Cincinnati Family Law & Divorce Blog: Marital Property, Separate Property and Mixed Property Explained
In a divorce or a dissolution, Ohio law provides that the court must order an equitable division of all marital property or debt. Generally, property or debt acquired by either party during the marriage is deemed “marital”. This includes any property acquired during the marriage, regardless of which party’s income was used to purchase that property. Retirement benefits, household goods, cars and investments are marital property and this is true even if these assets are not tiled jointly.
However, certain property can be deemed one party’s separate, otherwise called non-marital property. Separate property can include property that either party owned prior to the marriage, received as a gift or inheritance, or purchased with funds that the party had prior to the marriage or received as an inheritance or gift. Separate property will not be included in the overall division of property, but rather will be awarded to one party. In order to be deemed separate property, the party making such a claim must be able to establish for the court, or the other party, that the property is indeed separate. This is referred to as “tracing.” Tracing can include documentation of when the property was purchased and what funds were used to make the purchase. Alternatively, it may be providing a copy of the Will that awarded the party certain property.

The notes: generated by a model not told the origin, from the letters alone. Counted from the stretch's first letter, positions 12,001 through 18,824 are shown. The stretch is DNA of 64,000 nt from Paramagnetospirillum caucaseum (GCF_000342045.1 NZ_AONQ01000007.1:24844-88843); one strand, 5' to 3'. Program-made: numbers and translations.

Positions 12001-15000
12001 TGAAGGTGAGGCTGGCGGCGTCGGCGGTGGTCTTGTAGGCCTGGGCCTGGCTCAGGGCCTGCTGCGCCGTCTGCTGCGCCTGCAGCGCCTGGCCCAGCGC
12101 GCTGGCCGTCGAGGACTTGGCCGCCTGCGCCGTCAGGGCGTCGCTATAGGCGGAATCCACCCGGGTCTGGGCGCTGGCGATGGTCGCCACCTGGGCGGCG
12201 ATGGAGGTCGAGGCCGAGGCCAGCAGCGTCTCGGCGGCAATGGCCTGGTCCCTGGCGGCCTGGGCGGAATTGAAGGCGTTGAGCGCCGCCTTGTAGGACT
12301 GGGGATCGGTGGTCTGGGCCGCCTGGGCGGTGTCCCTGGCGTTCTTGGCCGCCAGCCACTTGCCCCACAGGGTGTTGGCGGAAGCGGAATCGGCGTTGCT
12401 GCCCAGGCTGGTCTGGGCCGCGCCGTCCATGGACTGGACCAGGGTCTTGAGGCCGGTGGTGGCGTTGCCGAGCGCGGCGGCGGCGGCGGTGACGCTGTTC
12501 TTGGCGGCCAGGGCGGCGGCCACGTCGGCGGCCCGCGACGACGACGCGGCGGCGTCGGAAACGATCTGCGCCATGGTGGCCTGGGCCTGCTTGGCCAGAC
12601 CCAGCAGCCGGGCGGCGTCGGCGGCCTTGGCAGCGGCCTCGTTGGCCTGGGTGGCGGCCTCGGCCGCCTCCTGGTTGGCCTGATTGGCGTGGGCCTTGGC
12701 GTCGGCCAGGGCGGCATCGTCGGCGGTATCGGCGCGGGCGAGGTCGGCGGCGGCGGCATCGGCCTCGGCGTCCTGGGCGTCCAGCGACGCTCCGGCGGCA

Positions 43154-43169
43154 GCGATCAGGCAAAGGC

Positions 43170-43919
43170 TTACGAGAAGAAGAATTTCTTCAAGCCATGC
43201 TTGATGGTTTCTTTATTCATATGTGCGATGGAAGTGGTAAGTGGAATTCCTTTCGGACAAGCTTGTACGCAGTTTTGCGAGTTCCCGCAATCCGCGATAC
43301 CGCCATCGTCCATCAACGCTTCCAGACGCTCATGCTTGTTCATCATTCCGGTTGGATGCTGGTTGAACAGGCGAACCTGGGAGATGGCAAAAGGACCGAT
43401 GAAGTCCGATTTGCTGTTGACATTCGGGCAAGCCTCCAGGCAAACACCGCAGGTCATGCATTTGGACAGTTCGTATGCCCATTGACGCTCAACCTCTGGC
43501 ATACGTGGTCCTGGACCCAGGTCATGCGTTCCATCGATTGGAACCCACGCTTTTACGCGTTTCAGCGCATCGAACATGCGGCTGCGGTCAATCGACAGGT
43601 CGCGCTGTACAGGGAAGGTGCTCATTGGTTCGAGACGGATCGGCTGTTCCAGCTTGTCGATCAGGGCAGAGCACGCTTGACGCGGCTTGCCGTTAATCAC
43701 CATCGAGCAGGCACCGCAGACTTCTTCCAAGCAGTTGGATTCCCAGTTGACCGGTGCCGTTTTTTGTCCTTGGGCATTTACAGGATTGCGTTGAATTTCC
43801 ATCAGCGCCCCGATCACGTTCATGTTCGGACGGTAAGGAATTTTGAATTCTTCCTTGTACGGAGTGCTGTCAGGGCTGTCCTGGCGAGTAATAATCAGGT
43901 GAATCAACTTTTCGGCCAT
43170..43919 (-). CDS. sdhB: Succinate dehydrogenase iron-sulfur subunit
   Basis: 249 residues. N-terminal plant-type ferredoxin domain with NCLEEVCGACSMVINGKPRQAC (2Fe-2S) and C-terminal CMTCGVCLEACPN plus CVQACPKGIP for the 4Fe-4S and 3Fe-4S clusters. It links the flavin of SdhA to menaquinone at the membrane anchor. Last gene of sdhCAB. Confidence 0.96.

In some circumstances, property may not be fully marital or fully separate and therefore will be deemed “mixed” property. This means that a portion of the value or equity in the property is separate and another portion is marital. This most commonly occurs with real estate. For example if Wife purchased a home prior to the marriage and after the marriage the parties continued to live in that home and pay the mortgage, the equity that was created by the pay down in the mortgage would have partially been due to Wife’s payments before the marriage and partially to payments made after the marriage. Therefore, Wife, with the assistance of her attorney, will have to establish what amount of equity was created prior to the marriage in order to claim that equity as her separate property.